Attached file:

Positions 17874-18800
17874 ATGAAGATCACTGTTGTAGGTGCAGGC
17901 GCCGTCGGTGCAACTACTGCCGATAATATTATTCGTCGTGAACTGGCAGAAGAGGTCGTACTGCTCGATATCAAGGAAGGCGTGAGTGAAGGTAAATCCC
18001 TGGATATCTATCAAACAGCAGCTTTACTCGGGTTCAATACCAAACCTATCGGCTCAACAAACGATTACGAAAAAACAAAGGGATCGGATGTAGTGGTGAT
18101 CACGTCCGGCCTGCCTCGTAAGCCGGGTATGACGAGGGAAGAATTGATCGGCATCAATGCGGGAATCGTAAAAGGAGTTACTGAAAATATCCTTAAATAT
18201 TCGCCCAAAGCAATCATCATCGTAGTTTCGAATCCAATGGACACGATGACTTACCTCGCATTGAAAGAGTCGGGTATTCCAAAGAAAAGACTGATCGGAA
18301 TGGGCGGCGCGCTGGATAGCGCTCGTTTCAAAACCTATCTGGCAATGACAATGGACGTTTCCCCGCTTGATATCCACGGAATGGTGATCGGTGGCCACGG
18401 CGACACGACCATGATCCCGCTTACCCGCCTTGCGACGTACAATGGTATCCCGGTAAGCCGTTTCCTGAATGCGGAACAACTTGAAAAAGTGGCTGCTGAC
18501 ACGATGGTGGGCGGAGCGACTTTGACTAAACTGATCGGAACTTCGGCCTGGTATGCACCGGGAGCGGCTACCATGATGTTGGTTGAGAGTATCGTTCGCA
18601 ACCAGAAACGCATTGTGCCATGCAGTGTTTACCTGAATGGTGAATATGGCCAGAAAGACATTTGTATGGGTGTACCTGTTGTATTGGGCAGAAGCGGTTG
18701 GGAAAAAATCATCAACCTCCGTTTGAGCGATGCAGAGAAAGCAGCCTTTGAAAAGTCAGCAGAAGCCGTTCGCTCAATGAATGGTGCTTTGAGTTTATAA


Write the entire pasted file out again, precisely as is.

Positions 17874-18800
17874 ATGAAGATCACTGTTGTAGGTGCAGGC
17901 GCCGTCGGTGCAACTACTGCCGATAATATTATTCGTCGTGAACTGGCAGAAGAGGTCGTACTGCTCGATATCAAGGAAGGCGTGAGTGAAGGTAAATCCC
18001 TGGATATCTATCAAACAGCAGCTTTACTCGGGTTCAATACCAAACCTATCGGCTCAACAAACGATTACGAAAAAACAAAGGGATCGGATGTAGTGGTGAT
18101 CACGTCCGGCCTGCCTCGTAAGCCGGGTATGACGAGGGAAGAATTGATCGGCATCAATGCGGGAATCGTAAAAGGAGTTACTGAAAATATCCTTAAATAT
18201 TCGCCCAAAGCAATCATCATCGTAGTTTCGAATCCAATGGACACGATGACTTACCTCGCATTGAAAGAGTCGGGTATTCCAAAGAAAAGACTGATCGGAA
18301 TGGGCGGCGCGCTGGATAGCGCTCGTTTCAAAACCTATCTGGCAATGACAATGGACGTTTCCCCGCTTGATATCCACGGAATGGTGATCGGTGGCCACGG
18401 CGACACGACCATGATCCCGCTTACCCGCCTTGCGACGTACAATGGTATCCCGGTAAGCCGTTTCCTGAATGCGGAACAACTTGAAAAAGTGGCTGCTGAC
18501 ACGATGGTGGGCGGAGCGACTTTGACTAAACTGATCGGAACTTCGGCCTGGTATGCACCGGGAGCGGCTACCATGATGTTGGTTGAGAGTATCGTTCGCA
18601 ACCAGAAACGCATTGTGCCATGCAGTGTTTACCTGAATGGTGAATATGGCCAGAAAGACATTTGTATGGGTGTACCTGTTGTATTGGGCAGAAGCGGTTG
18701 GGAAAAAATCATCAACCTCCGTTTGAGCGATGCAGAGAAAGCAGCCTTTGAAAAGTCAGCAGAAGCCGTTCGCTCAATGAATGGTGCTTTGAGTTTATAA